Significant happenings in the world of geophysical FOSS1 this month as upstart Madagascar hits V1.0 and a 3.0 revamp is planned for the venerable Seismic Un*x. Madagascar 1.0 was announced at this month’s Madagascar School of Reproducible Computational Geophysics event where it was described as a big event in Madagascar’s history, the first stable version of the tool. Madagascar is more than seismic processing as it delves into the realm of multidimensional data analysis and reproducible computational experiments.
We asked Madagascar founder and lead developer Sergey Formel for an explanation. He said, ‘Madagascar is not tied to seismic and has been used on other multidimensional data such as geostatistics [notably by Shell’s Jim Jennings] and reservoir modeling. ‘Reproducibility’ is not a goal in itself, just a path to productivity, collaboration and technology transfer from research to production. In my opinion, all scientific software should adopt some form of reproducibility if it wants to evolve technologically.’ Madagascar has seen 10,000 downloads to date. Speakers at the Madagascar School hailed from KAUST University, Saudi Arabia, University of Texas at Austin, BP and the Center for Wave Phenomena (CWP) at the Colorado School of Mines (CSM). More from www.reproducibility.org.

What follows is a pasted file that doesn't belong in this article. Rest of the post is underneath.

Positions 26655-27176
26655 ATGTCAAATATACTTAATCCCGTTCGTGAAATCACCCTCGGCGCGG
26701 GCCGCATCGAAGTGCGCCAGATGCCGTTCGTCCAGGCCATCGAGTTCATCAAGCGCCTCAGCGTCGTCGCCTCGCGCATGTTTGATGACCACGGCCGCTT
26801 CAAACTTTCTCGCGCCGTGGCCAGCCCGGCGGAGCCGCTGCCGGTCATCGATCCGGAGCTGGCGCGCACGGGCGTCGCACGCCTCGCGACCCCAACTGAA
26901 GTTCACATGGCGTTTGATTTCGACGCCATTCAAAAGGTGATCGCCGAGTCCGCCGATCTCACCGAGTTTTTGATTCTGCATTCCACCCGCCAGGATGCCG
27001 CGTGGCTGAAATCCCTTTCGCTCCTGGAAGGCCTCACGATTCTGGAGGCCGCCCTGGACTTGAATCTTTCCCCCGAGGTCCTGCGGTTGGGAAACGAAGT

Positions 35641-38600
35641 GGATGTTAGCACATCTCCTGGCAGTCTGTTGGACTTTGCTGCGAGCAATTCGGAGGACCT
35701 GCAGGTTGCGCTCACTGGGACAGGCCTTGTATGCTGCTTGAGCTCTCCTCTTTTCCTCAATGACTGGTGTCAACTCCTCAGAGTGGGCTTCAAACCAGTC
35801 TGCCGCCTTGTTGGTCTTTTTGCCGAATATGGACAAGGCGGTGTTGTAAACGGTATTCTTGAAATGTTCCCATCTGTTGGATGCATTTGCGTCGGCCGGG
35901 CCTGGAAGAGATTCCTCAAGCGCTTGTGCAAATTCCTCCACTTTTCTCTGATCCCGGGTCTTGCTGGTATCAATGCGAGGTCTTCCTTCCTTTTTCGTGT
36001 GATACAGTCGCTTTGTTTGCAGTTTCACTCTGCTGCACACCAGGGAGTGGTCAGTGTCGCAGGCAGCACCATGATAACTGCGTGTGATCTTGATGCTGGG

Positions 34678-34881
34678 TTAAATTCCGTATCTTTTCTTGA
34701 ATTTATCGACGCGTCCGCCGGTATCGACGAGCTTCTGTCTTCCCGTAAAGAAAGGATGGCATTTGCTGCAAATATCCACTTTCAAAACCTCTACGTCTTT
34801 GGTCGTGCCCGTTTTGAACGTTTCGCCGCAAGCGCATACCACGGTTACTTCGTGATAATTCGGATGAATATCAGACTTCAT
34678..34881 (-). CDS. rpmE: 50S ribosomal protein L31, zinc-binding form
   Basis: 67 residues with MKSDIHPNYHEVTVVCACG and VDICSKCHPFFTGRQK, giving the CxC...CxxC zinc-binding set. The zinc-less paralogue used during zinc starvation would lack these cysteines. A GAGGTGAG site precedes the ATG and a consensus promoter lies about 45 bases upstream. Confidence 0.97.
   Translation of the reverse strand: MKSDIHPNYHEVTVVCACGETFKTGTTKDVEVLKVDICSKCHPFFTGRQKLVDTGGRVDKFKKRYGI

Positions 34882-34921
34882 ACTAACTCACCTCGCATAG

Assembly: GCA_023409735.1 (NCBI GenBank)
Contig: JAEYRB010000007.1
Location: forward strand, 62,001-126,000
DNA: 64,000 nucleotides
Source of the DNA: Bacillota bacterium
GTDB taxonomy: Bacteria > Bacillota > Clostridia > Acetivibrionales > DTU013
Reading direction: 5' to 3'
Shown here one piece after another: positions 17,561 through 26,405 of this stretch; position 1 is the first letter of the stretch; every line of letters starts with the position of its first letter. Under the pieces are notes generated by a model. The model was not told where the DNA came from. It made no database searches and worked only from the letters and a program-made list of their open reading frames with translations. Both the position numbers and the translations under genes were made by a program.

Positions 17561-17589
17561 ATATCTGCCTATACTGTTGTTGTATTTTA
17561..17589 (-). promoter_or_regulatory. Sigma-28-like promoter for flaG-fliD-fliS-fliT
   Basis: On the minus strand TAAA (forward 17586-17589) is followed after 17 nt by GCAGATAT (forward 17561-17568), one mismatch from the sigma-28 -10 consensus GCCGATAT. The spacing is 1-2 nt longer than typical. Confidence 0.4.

The CWP is also home to John Stockwell’s SU project. SU has been installed in more than 3,300 sites world-wide in 68 countries. A revamp is under consideration, provisionally dubbed ‘S3,’ that will likely develop in parallel to SU, and will be delivered under a GNU license (the current SU is ‘owned’ by the CWP) and which will embed the GNU scientific library codes in what is planned as ‘SU for the 21st century.’ More from www.oilit.com/links/1007_5.
1 Free and Open Source Software.
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